12th Step – Coping with Disaster – After 48 hours

Disaster Assistance Available from FEMA:

Help After a Disaster Study Guide

Temporary Housing (a place to live for a limited period of time): Money is available to rent a different place to live, or a government provided housing unit when rental properties are not available. Search for information about housing rental resources.

Repair: Money is available to homeowners to repair damage from the disaster to their primary residence that is not covered by insurance. The goal is to make the damaged home safe, sanitary, and functional.

Replacement: Money is available to homeowners to replace their home destroyed in the disaster that is not covered by insurance. The goal is to help the homeowner with the cost of replacing their destroyed home.

Permanent Housing Construction: Direct assistance or money for the construction of a home. This type of help occurs only in insular areas or remote locations specified by FEMA, where no other type of housing assistance is possible.
What specific items are covered by “Housing Needs” assistance?
Do I qualify for “Housing Needs” Assistance?

Other than Housing Needs

Money is available for necessary expenses and serious needs caused by the disaster. This includes:

Disaster-related medical and dental costs.

Disaster-related funeral and burial cost.

Clothing; household items (room furnishings, appliances); tools (specialized or protective clothing and equipment) required for your job; necessary educational materials (computers, school books, supplies).

Fuels for primary heat source (heating oil, gas).

Clean-up items (wet/dry vacuum, dehumidifier).

Disaster damaged vehicle.

Moving and storage expenses related to the disaster (moving and storing property to avoid additional disaster damage while disaster-related repairs are being made to the home).

Other necessary expenses or serious needs as determined by FEMA.

Other expenses that are authorized by law.

The emotional toll that disaster brings can sometimes be even more devastating than the financial strains of damage and loss of home, business, or personal property.

Understanding Disaster Events

Everyone who sees or experiences a disaster is affected by it in some way.

It is normal to feel anxious about your own safety and that of your family and close friends.

Profound sadness, grief, and anger are normal reactions to an abnormal event.

Acknowledging your feelings helps you recover.

Focusing on your strengths and abilities helps you heal.

Accepting help from community programs and resources is healthy.

Everyone has different needs and different ways of coping.

It is common to want to strike back at people who have caused great pain.

Children and older adults are of special concern in the aftermath of disasters.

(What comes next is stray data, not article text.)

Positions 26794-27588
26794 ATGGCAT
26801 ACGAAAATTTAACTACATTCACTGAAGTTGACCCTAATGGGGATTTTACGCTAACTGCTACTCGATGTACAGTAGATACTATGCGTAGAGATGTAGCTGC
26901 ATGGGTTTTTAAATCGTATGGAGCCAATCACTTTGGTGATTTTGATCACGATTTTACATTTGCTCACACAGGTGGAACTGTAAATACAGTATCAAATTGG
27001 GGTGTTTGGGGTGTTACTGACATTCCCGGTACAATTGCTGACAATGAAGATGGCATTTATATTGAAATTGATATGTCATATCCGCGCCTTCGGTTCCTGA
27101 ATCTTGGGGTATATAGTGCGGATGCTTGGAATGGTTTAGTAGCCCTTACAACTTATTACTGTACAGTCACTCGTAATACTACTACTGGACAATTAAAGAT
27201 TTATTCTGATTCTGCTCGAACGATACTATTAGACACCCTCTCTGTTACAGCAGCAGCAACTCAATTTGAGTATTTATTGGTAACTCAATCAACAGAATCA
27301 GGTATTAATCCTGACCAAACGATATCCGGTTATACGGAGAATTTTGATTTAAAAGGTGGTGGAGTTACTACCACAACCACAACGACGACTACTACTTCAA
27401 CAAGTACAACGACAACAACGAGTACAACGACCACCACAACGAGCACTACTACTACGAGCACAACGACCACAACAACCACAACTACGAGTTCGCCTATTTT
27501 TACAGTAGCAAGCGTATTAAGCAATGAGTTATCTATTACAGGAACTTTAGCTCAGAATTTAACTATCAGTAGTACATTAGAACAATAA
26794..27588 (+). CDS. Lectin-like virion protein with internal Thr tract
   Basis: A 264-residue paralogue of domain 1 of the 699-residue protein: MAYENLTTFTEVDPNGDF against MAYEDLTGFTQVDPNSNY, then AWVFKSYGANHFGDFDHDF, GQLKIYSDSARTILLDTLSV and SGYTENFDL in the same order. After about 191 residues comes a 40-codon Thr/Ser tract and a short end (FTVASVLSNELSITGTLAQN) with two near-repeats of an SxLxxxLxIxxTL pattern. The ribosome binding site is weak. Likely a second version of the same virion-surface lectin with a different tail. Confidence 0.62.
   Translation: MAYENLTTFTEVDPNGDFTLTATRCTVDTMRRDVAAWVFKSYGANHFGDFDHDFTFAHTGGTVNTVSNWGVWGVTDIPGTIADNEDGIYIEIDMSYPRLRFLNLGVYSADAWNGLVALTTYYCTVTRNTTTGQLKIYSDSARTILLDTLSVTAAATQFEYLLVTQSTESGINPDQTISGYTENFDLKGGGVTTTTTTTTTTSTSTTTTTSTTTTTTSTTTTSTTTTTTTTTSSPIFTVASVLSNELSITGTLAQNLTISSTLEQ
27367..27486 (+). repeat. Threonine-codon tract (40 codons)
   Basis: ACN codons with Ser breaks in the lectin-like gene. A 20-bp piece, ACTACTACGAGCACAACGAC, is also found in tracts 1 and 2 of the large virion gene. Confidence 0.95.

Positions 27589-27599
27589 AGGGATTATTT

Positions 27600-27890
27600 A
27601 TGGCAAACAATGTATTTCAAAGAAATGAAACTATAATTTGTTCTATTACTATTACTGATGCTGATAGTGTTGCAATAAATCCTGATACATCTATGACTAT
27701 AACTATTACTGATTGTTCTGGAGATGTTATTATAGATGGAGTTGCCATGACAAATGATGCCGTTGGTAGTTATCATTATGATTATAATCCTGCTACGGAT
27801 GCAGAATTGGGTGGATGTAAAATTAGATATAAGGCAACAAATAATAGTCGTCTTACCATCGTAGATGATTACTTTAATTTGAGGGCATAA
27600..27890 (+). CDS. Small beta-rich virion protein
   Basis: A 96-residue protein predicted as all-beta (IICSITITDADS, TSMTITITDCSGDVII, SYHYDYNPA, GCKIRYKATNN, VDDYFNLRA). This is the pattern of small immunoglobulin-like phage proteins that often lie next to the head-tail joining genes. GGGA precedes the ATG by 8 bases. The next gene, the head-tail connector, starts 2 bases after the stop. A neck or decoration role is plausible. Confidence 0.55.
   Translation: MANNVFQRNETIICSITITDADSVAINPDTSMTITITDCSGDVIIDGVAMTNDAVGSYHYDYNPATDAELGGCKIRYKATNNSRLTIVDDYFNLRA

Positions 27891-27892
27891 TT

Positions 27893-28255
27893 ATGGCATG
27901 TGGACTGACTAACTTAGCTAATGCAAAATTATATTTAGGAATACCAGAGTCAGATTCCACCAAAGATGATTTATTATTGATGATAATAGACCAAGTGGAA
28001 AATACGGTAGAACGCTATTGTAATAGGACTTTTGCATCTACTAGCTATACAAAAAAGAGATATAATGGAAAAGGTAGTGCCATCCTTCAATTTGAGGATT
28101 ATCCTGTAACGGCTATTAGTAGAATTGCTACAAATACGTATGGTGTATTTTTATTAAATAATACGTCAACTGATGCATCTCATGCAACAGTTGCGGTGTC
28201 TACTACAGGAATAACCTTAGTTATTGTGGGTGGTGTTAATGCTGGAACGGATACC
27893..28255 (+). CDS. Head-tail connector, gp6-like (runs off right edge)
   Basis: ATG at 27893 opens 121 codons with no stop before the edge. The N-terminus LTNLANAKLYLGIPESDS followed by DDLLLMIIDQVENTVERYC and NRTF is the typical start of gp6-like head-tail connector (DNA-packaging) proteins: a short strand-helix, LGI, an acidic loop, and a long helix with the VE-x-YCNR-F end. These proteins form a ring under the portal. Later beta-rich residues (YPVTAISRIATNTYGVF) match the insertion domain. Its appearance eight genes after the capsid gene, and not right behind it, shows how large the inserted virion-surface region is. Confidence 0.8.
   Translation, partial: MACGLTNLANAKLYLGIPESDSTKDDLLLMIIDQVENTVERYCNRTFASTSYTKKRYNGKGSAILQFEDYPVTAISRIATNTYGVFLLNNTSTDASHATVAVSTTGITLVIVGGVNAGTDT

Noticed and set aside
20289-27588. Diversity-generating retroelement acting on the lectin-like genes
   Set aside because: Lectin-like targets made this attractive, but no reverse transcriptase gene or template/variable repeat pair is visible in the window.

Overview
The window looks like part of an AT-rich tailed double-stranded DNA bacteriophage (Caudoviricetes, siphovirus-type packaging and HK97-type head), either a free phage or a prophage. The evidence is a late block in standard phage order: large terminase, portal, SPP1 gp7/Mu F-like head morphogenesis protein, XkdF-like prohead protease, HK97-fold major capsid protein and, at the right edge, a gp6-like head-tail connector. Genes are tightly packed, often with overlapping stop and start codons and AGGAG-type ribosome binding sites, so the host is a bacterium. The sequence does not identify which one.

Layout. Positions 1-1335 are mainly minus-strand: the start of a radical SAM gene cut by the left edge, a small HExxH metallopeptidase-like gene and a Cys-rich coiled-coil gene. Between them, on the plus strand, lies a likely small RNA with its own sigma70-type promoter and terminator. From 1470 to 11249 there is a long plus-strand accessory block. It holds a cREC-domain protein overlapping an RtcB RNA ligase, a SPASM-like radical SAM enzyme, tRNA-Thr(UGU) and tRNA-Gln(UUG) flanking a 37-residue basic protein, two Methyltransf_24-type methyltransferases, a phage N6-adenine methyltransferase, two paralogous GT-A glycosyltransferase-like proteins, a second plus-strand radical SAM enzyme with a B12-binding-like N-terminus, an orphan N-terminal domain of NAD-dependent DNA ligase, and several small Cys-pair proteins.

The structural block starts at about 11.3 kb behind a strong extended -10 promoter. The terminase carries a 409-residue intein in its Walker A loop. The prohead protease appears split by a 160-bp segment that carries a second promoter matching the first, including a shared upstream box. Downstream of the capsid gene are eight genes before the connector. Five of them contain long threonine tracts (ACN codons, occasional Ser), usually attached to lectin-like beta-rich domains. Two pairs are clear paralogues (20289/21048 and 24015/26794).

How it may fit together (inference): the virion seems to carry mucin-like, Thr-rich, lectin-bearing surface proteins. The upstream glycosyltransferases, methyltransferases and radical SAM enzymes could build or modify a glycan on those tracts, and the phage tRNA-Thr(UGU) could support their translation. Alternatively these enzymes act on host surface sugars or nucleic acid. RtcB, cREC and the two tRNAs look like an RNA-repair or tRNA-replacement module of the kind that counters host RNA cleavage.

Even individuals who experience a disaster “second hand” through exposure to extensive media coverage can be affected.

Contact local faith-based organizations, voluntary agencies, or professional counselors for counseling. Additionally, FEMA and state and local governments of the affected area may provide crisis counseling assistance.

Recognize Signs of Disaster Related Stress

When adults have the following signs, they might need crisis counseling or stress management assistance:

Difficulty communicating thoughts.
Difficulty sleeping.
Difficulty maintaining balance in their lives.
Low threshold of frustration.
Increased use of drugs/alcohol.
Limited attention span.
Poor work performance.
Headaches/stomach problems.
Tunnel vision/muffled hearing.
Colds or flu-like symptoms.
Disorientation or confusion.
Difficulty concentrating.
Reluctance to leave home.
Depression, sadness.
Feelings of hopelessness.
Mood-swings and easy bouts of crying.
Overwhelming guilt and self-doubt.
Fear of crowds, strangers, or being alone.
Back To Top

Easing Disaster-Related Stress

The following are ways to ease disaster-related stress:

Talk with someone about your feelings – anger, sorrow, and other emotions – even though it may be difficult.

Seek help from professional counselors who deal with post-disaster stress.

Do not hold yourself responsible for the disastrous event or be frustrated because you feel you cannot help directly in the rescue work.

Take steps to promote your own physical and emotional healing by healthy eating, rest, exercise, relaxation, and meditation.

Maintain a normal family and daily routine, limiting demanding responsibilities on yourself and your family.

Spend time with family and friends.

Participate in memorials.

Use existing support groups of family, friends, and religious institutions.
Ensure you are ready for future events by restocking your disaster supplies kits and updating your family disaster plan. Doing these positive actions can be comforting.

Crisis Counseling Assistance and Training Program